Each week we confess the faith together and we confess our sins to the Lord and ask his forgiveness. Each week we hear the Word of God preached and we regularly eat at the Lord’s Table. All of that is well and good because God commands us to do all these in our gathered worship.
But in any church which observes a Biblically rich liturgy, there’s a beguiling temptation to believe that having said the words of the Creed, you actually believe them, or having heard a prayer of confession, that you’ve actually confessed your sins, or that having eaten the bread and drank the cup that you are in fellowship with Christ.
While it is true that you cannot be in close fellowship with the Lord apart from these practices, it is also true that perfunctory observance of a ritual is worthless. Unless you have done all these things by faith you haven’t actually done any of them. Without faith, our liturgy is a list of dead works.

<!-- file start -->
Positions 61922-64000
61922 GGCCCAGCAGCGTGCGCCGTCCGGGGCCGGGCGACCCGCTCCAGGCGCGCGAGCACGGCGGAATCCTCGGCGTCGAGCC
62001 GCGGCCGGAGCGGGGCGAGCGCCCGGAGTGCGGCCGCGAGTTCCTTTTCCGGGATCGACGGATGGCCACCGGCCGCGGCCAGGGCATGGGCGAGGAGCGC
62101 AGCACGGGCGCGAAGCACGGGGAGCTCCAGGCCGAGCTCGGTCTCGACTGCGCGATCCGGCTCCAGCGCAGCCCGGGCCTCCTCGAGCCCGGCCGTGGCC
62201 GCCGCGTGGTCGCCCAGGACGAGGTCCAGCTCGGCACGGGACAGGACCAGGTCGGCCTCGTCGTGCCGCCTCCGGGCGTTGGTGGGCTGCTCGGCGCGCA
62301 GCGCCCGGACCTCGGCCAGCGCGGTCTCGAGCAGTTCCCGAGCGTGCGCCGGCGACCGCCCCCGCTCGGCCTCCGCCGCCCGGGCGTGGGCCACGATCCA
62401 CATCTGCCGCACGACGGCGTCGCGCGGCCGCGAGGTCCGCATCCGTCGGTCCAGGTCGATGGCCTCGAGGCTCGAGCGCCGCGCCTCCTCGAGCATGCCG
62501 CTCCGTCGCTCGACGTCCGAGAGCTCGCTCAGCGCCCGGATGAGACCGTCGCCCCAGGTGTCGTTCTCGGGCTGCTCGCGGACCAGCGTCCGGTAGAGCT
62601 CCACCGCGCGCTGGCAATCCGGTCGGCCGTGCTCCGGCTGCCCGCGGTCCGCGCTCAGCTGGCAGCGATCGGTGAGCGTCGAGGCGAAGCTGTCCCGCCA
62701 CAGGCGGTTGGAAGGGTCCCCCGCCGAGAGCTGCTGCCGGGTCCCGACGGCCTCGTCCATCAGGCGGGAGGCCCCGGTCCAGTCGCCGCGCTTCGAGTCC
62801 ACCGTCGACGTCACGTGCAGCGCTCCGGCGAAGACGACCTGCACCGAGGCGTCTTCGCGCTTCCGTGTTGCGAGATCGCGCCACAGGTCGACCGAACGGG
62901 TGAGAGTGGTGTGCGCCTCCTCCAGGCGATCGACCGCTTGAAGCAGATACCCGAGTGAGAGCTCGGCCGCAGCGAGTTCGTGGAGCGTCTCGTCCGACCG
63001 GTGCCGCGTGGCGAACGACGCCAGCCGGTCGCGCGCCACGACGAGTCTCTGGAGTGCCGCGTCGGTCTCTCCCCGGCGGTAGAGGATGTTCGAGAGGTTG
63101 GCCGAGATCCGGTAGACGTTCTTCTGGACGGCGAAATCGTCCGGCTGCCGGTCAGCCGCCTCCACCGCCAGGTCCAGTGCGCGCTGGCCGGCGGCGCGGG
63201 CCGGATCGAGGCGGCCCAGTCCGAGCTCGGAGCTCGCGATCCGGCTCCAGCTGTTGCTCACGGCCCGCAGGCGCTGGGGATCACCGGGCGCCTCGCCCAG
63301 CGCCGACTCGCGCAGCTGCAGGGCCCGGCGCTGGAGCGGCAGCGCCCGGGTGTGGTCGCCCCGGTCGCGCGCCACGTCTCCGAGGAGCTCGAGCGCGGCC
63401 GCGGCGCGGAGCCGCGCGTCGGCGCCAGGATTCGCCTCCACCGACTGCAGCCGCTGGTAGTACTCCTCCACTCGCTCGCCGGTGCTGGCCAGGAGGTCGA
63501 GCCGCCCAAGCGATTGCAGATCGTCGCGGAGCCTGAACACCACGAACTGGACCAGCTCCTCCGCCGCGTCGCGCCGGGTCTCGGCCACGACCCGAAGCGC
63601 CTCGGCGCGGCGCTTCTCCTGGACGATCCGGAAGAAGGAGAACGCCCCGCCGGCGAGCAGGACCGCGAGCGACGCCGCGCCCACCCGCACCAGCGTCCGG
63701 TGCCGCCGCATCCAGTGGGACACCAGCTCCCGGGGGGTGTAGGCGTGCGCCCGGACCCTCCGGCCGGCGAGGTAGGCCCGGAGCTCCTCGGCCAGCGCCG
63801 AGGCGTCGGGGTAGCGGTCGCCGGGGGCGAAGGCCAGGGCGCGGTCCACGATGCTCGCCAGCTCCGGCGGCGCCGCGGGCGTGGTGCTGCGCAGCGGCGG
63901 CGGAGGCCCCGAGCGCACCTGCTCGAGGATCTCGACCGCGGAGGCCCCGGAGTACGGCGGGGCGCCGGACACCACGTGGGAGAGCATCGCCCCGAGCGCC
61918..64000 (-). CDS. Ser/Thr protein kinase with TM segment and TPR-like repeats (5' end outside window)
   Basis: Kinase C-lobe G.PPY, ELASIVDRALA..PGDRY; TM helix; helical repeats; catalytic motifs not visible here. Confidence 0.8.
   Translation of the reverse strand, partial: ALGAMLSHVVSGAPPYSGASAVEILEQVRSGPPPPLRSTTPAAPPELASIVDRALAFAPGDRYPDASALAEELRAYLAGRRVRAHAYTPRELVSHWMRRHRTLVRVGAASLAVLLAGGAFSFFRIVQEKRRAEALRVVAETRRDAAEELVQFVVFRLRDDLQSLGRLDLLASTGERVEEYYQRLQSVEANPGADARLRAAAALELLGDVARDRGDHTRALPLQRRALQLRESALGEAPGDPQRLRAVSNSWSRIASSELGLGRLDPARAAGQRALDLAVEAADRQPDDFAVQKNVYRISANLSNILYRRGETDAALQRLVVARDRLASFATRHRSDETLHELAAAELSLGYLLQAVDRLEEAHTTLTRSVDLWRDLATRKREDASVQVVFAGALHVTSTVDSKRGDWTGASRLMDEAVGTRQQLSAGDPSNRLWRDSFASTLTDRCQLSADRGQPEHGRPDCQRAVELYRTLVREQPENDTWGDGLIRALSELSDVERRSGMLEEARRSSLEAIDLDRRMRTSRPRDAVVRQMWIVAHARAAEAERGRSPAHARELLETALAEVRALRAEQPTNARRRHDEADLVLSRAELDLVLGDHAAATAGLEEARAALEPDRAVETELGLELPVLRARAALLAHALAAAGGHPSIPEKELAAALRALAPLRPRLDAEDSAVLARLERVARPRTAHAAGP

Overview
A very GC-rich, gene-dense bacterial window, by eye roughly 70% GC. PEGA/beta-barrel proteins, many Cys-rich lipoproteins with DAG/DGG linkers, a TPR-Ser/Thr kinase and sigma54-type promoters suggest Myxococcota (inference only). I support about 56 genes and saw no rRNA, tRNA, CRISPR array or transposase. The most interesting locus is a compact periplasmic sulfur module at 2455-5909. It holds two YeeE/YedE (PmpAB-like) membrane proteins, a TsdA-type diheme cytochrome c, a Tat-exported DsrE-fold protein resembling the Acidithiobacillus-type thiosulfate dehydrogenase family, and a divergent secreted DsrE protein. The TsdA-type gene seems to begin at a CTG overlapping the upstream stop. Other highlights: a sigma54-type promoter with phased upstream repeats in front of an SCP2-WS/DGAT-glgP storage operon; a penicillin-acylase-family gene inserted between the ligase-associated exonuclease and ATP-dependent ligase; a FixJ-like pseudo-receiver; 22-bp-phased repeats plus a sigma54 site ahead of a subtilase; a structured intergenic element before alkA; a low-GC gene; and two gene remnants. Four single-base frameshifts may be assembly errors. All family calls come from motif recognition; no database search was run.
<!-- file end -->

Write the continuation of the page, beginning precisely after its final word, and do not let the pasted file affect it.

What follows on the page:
And, it must be said, your faith must not be in the saying of the Creed—it must be in the Christ of the Creed. Your faith must not be in the praying of the confession—but in the Christ who hears your prayer and who alone has the power to forgive sins. At the Lord’s Table, we feast on Christ not by our mouths and stomachs, but by faith; trusting that his body was broken and his blood was shed as the punishment for our evil doing.
Church, do not look to these things: a pulpit, a Creed, or a Table. Look through them and see the Lamb of God slain, buried, and risen in power. Believe in him, there is salvation in nothing else.